By Taylor M. Rollins
It’s never been easy being a black woman in America.
Whether it’s implied or said, black females have always been made to feel less beautiful. As a child, you’re made to think that your hair isn’t straight or nice enough, nor is it worth working with, so I’m sure there are many other women out there who can relate to smelling and feeling a tingling relaxer in their hair. Then TV says your skin isn’t light enough and your nose isn’t slim enough. In America, European beauty standards dominate the media and always have, and we are made to think from a young age that we must modify ourselves to fit these ideals as closely as possible. Beyoncé has worn blonde hair for years and has never, and I mean NEVER, shown off or taken pride in her real hair. If our society weren’t as skewed as it is, long, straight, blonde hair on a black woman would look as ridiculous as an afro would look on a white woman. But it doesn’t. Rumors have been circulating for years that Lil’ Kim has been lightening her skin. And once you look at the most recent photos of her, it’s no longer something you wonder–it’s glaringly obvious. Can’t forget all the surgical changes she’s gone to completely change her face and her natural beauty as a whole.
And then there is, in my opinion, the worst public offender of all: Nicki Minaj. She’s hypersexual and sickeningly ridiculous at times, both in her rhymes and also with her wigs a’plenty (including blonde ones), and colored contacts in green, gray, hazel, and blue. In her songs, she frequently uses the term “nappy-headed” to describe other black women, following this derogatory term with claims that her “kitchen is good,” or “you need a perm-inator.” The rumors are that she has a surgically-modified derrière. She raps in silly voices and accents. She attempts to sing with the help of heavy auto-tuning–people, she’s the definition of artificial. And it might not be so bad to me if for every Nicki Minaj we had Lauryn Hills, Erykah Badus, Janelle Monaes and Corinne Bailey Raes who achieve a similar level of mainstream success, proud of their culture and what they look like. But at this moment in time, Nicki Minaj is the only mainstream female hip-hop artist receiving attention. Her fans, who appropriately call themselves “Barbies,” defend and idolize her fervently. And no one sees anything wrong here. When Don Imus used the term “nappy headed hoes,” it caused a controversy. However, Nicki Minaj uses it frequently, and not only are there no protestors, no side eyes, no questions, but people SING ALONG.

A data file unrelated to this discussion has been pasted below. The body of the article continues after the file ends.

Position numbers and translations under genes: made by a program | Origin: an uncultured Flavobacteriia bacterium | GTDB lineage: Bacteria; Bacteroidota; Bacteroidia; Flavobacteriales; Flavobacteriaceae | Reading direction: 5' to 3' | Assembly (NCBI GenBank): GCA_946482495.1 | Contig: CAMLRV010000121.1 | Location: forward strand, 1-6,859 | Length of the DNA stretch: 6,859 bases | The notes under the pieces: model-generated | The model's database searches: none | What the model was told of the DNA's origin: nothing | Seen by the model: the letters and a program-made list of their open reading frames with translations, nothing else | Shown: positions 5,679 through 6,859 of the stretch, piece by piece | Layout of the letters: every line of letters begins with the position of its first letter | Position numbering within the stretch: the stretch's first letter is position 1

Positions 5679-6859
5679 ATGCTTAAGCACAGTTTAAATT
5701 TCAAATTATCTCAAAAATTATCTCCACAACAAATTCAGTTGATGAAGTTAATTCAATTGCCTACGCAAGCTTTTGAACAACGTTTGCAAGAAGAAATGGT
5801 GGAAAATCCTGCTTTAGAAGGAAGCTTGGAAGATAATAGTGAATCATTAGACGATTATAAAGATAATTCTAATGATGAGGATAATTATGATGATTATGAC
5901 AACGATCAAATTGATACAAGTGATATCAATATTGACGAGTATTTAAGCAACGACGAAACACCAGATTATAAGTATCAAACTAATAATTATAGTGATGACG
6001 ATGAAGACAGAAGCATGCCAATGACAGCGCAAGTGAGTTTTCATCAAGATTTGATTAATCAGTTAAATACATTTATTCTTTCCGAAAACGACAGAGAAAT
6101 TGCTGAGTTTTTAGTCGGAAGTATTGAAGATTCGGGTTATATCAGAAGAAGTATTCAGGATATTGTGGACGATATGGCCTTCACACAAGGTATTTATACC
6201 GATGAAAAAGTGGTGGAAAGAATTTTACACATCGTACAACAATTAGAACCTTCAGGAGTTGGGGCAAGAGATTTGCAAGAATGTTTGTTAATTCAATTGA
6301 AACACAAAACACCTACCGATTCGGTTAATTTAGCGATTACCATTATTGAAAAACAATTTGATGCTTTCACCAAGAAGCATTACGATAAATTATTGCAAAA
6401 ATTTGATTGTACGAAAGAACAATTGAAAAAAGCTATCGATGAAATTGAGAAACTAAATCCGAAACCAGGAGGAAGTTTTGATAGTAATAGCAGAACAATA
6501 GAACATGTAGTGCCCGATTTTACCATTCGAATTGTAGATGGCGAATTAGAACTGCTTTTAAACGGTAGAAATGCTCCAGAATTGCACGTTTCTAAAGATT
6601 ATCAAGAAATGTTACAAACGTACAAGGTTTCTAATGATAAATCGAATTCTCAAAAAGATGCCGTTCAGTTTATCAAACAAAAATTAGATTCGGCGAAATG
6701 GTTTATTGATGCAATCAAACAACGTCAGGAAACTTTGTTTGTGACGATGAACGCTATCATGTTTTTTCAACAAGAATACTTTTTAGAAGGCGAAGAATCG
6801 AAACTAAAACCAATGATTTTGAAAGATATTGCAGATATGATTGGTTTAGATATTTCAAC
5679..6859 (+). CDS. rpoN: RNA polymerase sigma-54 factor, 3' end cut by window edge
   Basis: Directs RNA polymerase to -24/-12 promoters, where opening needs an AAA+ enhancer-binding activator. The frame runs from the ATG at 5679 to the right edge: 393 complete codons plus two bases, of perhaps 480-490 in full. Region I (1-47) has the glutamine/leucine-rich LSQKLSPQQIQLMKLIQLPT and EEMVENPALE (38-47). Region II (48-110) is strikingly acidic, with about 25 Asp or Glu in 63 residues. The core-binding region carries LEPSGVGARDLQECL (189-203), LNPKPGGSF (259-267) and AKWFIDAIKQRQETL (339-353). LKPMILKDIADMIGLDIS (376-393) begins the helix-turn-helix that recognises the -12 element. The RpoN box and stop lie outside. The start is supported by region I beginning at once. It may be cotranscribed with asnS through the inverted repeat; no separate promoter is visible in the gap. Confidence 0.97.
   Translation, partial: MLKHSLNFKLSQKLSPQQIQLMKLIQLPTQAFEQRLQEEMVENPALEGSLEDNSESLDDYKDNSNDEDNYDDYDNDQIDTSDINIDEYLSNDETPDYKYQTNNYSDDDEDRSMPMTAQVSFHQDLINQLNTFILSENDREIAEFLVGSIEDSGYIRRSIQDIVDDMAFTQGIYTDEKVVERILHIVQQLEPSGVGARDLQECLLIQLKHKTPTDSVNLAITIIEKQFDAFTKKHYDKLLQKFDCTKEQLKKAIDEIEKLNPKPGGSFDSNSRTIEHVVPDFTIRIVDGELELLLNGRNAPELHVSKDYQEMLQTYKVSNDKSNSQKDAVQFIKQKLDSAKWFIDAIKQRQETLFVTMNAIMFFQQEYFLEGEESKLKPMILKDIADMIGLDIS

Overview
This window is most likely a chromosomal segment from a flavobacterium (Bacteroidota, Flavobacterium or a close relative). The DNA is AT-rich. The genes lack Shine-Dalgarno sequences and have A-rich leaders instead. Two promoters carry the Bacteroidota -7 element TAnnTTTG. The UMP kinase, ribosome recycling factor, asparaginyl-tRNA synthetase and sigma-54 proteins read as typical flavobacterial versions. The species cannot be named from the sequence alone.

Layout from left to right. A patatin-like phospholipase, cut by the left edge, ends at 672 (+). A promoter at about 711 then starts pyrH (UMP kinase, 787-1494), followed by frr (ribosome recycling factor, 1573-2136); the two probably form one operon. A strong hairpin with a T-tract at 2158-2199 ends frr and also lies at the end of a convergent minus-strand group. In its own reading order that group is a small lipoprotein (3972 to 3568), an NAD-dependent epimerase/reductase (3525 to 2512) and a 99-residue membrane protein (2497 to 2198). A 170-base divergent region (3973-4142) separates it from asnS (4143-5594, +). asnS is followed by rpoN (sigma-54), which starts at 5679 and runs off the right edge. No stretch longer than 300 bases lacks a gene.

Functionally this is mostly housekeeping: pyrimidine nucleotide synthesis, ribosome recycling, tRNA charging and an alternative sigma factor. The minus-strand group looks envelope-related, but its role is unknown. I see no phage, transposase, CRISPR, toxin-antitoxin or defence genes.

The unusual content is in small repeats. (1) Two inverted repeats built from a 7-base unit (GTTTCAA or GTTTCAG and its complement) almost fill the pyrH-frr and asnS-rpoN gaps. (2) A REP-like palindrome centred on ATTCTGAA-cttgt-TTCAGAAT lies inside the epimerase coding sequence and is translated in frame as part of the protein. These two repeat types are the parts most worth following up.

This is what we’re being exposed to. This is what is subconsciously increasing our inferiority complex. And I can’t support it. I’m not saying that there’s anything wrong with colored contacts, colored hair, or extensions. But it becomes a problem when you’re using them to cover up insecurities about your natural appearance. Having pride in your natural hair texture, skin, eye, and hair color isn’t always easy for black women, but I believe that it is absolutely essential. And when the standards of black beauty are being based on these entertainers who rarely embrace their natural beauty, this is when it starts to become a problem. And while fans may argue that it’s “only entertainment,” entertainment and the influence of the people who provide it can be one of the most powerful forces in the world.
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